Lieutenant Governor of Georgia
|Georgia Lieutenant Governor|
|Office website:||Official Link|
|Term limits:||2 consecutive terms|
|Length of term:||4 years|
|Authority:||Georgia Constitution, Article V, Section 1, Paragraph III|
|Assumed office:||January 8, 2007|
|Next election:||Term limited|
|Last election:||November 2, 2010|
|Other Georgia Executive Offices|
|Governor•Lieutenant Governor•Secretary of State•Attorney General•Treasurer•Auditor•Superintendent of Schools•Agriculture Commissioner•Insurance Commissioner•Natural Resources Commissioner•Labor Commissioner•Public Service Commission|
- See also: Current Lieutenant Governors
The 11th and current lieutenant governor is Casey Cagle, a Republican elected in 2006 and re-elected in 2010. Cagle officially assumed office on January 8, 2007. He is prevented by term limits from seeking re-election in November 2014.
Before becoming lieutenant governor, Cagle was a member of the Georgia State Senate from 1994 to 2006. He founded Southern Heritage Bank of Hall County, GA, in 1999, and also owned a tuxedo rental company. Cagle is vice-chair of the One Georgia Authority and an executive committee member of the Republican Lieutenant Governor's Association.
There shall be a Lieutenant Governor, who shall be elected at the same time, for the same term, and in the same manner as the Governor. The Lieutenant Governor shall be the President of the Senate and shall have such executive duties as prescribed by the Governor and as may be prescribed by law not inconsistent with the powers of the Governor or other provisions of this Constitution...
| 2013 • 2012 • 2011 • 2010 |
Lists of candidates
|Current Lt. Governors|
|Lt. Governor Elections|
|2013 • 2012 • 2011 • 2010|
Per Article V, Section 1 of the state constitution, the lieutenant governor must be at least 30 years old on the day he assumes offices and, on the day he is elected, have been a resident of Georgia for at least six years and an American citizen for at least 15 years.
No person shall be eligible for election to the office of Governor or Lieutenant Governor unless such person shall have been a citizen of the United States 15 years and a legal resident of the state six years immediately preceding the election and shall have attained the age of 30 years by the date of assuming office.
Georgia elects lieutenant governors in the midterm elections, that is, even years that are not Presidential election years. For Georgia, 2006, 2010, 2014, and 2018 are all lieutenant gubernatorial election years. Legally, the lieutenant gubernatorial inauguration is always set for the same day that the Georgia General Assembly convenes. Thus, January 10, 2011 was an inaugural day. Future inaugurations will occur on the day fixed by legislature to convene itself.
Cagle won election to a second term as lieutenant governor on November 2, 2010.
- General election
|Lieutenant Governor of Georgia, 2010|
|Republican||Casey Cagle Incumbent||41.9%||1,074,624|
- See also: States with gubernatorial term limits
Lieutenant governors of Georgia are limited to two consecutive terms, after which they must remain out of office for one full term (4 years) before running again.
Details of vacancy appointments are addressed under Section I, Paragraph V.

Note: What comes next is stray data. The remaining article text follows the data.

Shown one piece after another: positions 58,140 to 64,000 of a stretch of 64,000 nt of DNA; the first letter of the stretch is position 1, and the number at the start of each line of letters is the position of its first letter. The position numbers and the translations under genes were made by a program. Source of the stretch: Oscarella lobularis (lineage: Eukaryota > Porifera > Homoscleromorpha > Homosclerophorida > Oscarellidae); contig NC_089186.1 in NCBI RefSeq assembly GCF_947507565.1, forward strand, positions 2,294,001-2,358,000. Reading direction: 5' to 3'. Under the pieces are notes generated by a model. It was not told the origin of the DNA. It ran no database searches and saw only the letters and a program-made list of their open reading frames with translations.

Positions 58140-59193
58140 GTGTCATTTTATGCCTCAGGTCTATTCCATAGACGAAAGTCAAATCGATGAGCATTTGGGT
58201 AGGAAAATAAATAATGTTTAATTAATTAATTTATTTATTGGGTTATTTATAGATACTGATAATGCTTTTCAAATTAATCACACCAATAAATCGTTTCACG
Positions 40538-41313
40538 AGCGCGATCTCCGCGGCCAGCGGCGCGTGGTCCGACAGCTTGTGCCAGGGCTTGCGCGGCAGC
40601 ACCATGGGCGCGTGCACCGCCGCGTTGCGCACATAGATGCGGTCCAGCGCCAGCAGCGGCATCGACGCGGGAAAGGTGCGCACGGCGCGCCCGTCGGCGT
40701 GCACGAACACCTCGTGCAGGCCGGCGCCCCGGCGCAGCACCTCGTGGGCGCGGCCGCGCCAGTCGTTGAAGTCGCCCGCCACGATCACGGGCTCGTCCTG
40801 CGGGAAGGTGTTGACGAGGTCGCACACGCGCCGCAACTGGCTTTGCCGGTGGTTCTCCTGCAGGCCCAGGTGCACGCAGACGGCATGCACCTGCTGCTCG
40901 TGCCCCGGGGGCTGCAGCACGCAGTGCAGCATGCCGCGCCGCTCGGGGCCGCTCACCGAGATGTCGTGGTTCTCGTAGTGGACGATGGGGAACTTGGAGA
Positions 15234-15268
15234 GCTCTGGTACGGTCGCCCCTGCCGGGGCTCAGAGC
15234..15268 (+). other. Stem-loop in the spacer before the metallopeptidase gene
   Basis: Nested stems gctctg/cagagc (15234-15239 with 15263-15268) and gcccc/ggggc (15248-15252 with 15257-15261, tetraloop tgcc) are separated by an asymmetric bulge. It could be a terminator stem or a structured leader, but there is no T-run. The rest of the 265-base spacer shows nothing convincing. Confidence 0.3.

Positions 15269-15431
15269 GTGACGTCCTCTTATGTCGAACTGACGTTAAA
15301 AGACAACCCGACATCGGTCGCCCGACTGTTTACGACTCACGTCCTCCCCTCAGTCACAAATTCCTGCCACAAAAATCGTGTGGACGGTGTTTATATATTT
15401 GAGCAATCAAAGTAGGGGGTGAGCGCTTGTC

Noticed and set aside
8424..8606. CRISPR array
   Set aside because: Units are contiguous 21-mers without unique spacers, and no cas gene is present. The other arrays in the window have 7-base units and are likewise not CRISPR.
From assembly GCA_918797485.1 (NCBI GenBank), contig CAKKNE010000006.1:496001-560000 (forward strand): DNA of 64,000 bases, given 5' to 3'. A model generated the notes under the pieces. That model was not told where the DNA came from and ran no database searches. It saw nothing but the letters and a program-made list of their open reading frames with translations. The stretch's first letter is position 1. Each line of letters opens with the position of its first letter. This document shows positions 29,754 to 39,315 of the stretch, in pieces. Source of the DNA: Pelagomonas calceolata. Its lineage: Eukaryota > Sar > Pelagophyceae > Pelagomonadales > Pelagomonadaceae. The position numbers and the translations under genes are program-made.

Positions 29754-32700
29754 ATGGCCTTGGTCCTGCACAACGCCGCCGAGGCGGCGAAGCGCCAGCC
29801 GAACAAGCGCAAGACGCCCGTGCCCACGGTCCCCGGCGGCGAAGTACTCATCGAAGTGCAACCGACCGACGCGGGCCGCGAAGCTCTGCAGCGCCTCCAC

If the Lieutenant Governor's seat is left vacant during the any term, then it remains empty for the remainder of the current term of office. If both the Governor and Lieutenant Governor vacate their seat, the Speaker of the House of the Representatives schedules a special election and serves as Acting Governor until that date.
Removing a Constitutional officer for disability is governed by Article V, Section IV. Any four Constitutional officers may petition the Georgia Supreme Court regarding the fitness for office of a fifth officer. That officer shall have a hearing with the testimony of no less than three board certified physicians, one of whom must be a psychiatrist, before being deemed unfit or removed. The Supreme Court may make a determination of either temporary or permanent disability; in the case of the former, they shall also determine when the Governor may resume the office.
The lieutenant governor's primary job is to serve as President of the Georgia State Senate. If the governor is temporarily unable to exercise his office, the lieutenant governor assumes the powers (but not the title) of the governor. Should the governor die or otherwise permanently leave office, the lieutenant governor becomes governor for the remainder of the term.
Former lieutenant governor Marvin Griffin assumed several informal duties, including naming chairmen to Senate committees and "taking an active role in the leadership of the Senate." He also began the custom of asking the governor's approval of these appointments. These powers lasted until 2003, when Governor Sonny Perdue, a Republican, stripped the lieutenant governor at the time, Democrat Mark Taylor of those powers, giving them to the president pro tempore of the Senate.
President of the Senate
As President of the Senate the lieutenant governor presides over debate in the Senate and casts a tie-breaking vote in that body if necessary. However, the lieutenant governor is barred from sponsoring legislation. He or she also maintains the power to make committee assignments and chooses the chairman of each committee.
The office of lieutenant governor was created by a state constitutional revision in 1945. Prior to that time, Georgia did not have such an office. Elected in 1946 (for a term to begin in 1947) to be Georgia's first lieutenant governor, Melvin Thompson, became involved in the infamous "Three Governors affair." link title
The lieutenant governor's pay is set by law and may not be increased or diminished effective during the current term. In 2010, the lieutenant governor received a salary of $91,609.
Office of the Lieutenant Governor
240 State Capitol
Atlanta, GA 30334
Telephone: (404) 656-5030
Fax: (404) 656-6739